Friday, Aug 22, 2014 01:54 am est

New York State public schools suffer from segregation

Posted on April 2, 2014 | by Kavish Harjai

Felipe De La Hoz/WSN

New York State public schools are the most segregated in the nation, according to a report released on March 26.

The report, published by the Civil Rights Project at the University of California, Los Angeles, says New York State public schools have held this record for many years.

Gary Orfield, co-director of the project, has conducted research on the topic for three decades.

“New York State has consistently been one of the most segregated states in the nation — no Southern state comes close to New York,” Orfield said in a press release.

Based on enrollment data compiled from 1989 to 2010, the Civil Rights Project found that many black and Latino students attend school without any white classmates.

According to the researchers, pupils in segregated schools perform significantly worse than those in integrated schools.

Lourdes Davila, professor of Spanish and Portuguese, said the segregation of schools is inevitable due to certain policies implemented by the Department of Education.

“Clearly, affluent neighborhoods will, more and more, have only affluent families; because the DOE has made it quite difficult to move across zones, and absolutely impossible to move across district lines, segregation is a given effect,” Davila said.

The report also pointed to housing patterns throughout the state as a primary factor in causing schools to become segregated.

Deanna Martinez Morales, a student at the Rochester Institute of Technology and former student at the Institute of Technology at Syracuse Central, said she noticed how areas of residence affect race representation at her school.

“In my high school it was mostly black and Latino,” Martinez Morales said. “This was because the school was in the city area. When in the city or even the lower class part of a city there are more minorities. It’s just always been that way. Then when you move up to the suburb area there are more white people.”

The report recommends that state and city governments should focus time and energy on promoting racial diversity in schools.

Davila said the the way of assigning students to schools needs to change to hurdle how areas of residence affect school placement. She said she thinks certain programs, such as the Dual Language program present in public schools such as PS 163, alleviate segregation because it is made to specifically include both strong Spanish and strong English speakers in the classroom.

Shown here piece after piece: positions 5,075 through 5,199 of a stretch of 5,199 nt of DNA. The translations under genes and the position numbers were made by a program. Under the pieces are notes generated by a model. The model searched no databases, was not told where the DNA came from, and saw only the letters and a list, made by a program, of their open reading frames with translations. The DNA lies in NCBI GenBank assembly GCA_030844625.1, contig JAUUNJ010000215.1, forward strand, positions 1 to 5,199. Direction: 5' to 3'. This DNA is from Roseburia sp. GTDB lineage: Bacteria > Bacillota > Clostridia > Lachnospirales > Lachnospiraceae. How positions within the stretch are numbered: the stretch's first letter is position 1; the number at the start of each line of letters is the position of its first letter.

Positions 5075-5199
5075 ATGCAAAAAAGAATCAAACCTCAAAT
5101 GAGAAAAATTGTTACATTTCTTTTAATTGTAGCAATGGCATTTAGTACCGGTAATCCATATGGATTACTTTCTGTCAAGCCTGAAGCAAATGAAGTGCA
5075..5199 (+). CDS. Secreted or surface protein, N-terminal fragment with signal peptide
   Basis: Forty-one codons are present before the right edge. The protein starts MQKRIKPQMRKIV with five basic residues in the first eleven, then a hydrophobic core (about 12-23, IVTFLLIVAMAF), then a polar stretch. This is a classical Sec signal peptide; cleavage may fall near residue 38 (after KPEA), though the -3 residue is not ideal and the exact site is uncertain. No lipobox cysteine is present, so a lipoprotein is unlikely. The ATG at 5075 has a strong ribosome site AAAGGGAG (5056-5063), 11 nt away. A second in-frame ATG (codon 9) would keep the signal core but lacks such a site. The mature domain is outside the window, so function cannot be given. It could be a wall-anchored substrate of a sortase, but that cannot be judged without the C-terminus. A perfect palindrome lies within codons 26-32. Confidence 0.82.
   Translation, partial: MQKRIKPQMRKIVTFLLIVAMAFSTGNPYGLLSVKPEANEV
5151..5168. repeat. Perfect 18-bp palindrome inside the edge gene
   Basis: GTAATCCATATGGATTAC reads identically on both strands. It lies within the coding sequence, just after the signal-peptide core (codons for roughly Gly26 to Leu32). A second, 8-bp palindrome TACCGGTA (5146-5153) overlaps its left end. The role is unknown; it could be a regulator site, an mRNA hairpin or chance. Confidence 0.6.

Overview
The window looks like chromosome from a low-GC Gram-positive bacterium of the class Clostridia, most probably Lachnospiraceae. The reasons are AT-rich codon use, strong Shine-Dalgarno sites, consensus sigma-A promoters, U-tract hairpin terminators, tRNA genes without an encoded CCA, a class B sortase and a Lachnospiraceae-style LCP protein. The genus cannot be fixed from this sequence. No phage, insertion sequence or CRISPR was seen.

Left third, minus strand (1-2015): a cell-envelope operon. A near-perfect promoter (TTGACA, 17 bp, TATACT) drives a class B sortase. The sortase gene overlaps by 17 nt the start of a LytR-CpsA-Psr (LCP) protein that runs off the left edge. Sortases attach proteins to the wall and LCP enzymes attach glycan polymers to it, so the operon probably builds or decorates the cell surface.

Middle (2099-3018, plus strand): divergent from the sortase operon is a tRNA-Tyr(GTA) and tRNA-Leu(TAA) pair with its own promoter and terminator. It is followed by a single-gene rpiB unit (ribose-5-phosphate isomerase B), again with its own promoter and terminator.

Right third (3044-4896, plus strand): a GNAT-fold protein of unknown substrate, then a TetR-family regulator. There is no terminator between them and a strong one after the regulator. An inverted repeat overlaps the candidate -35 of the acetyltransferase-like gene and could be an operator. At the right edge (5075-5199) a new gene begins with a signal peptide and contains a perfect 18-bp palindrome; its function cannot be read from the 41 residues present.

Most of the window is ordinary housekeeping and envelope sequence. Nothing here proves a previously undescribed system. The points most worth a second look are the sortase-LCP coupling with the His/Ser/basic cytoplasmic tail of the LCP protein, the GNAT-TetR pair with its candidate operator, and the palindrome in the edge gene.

Certain groups, such as Parent Leadership Project, which is a collaboration between the Center for Immigrant Families and the Bloomingdale Family HeadStart Program, has been fighting segregation and inequality in District 3 and in the city for many years.

Donna Nevel, a member of PLP, said there are systemic mechanisms that privilege affluent families and hurt low-income families.

According to a report released by CIF, intentional policies that have been put in place by school administrators exclude low-income families from public school education and that increased development of gifted and talented programs that largely serve white children have caused public school segregation in District 3.

Davila said the Gifted and Talented program needs to be reformed in order to battle the issues currently facing the public school education system.

“Gifted and Talented programs work to ‘separate’ the ‘gifted’ from the non-gifted,” Davila said. “As you can imagine, parents ‘who know’ (mostly from affluent or upper middle class backgrounds) train their children to take this exams, and are also able to give the necessary support that other families cannot. [Gifted and Talented] is then, by definition, a practice of segregation.”

Nevel said her group has been part of the D3 working group on fairness and equity in admission to develop a controlled choice admissions policy to properly reflect the demographics in D3 and create equitable access. Additionally, Nevel said her group is also working with parents in Districts 1 and 13 who are interested in desegregating their schools.

A version of this article appeared in the Wednesday, April 2 print edition. Kavish Harjai is a news editor. Email him at

*Correction: PLP has been a part of the D3 working group, not collaborating with the group. Additionally, this article has been amended to more accurately reflect the goals and work of PLP. 

WSN regrets these errors.


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Felipe De La Hoz

Multimedia Editor | Felipe De La Hoz is a Colombian national studying journalism at the College of Arts and Sciences. Having been born in Colombia and raised in the United States, Mexico and Brazil, Felipe is a trilingual travel aficionado and enjoys working in varied and difficult environments. Apart from his photography, Felipe enjoys investigative reporting and interviews, interviewing the likes of Colombian ex-M-19 guerrilla fighters and controversial politician Jimmy McMillan. He has covered everything from governmental conferences to full-blown riots, as well as portraiture shoots and dining photography. Having worked under Brazilian photojournalists for Reuters and AFP, Felipe hopes to one day work on demanding journalistic projects and contribute to the global news cycle.

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Deputy Multimedia Editor | Hannah Luu is a ridiculously great Deputy Multimedia Editor. She is a sophomore from Northern California. If you think Northern California means San Francisco you might need to closely examine a map. She is passionate about NPR and being half Asian.

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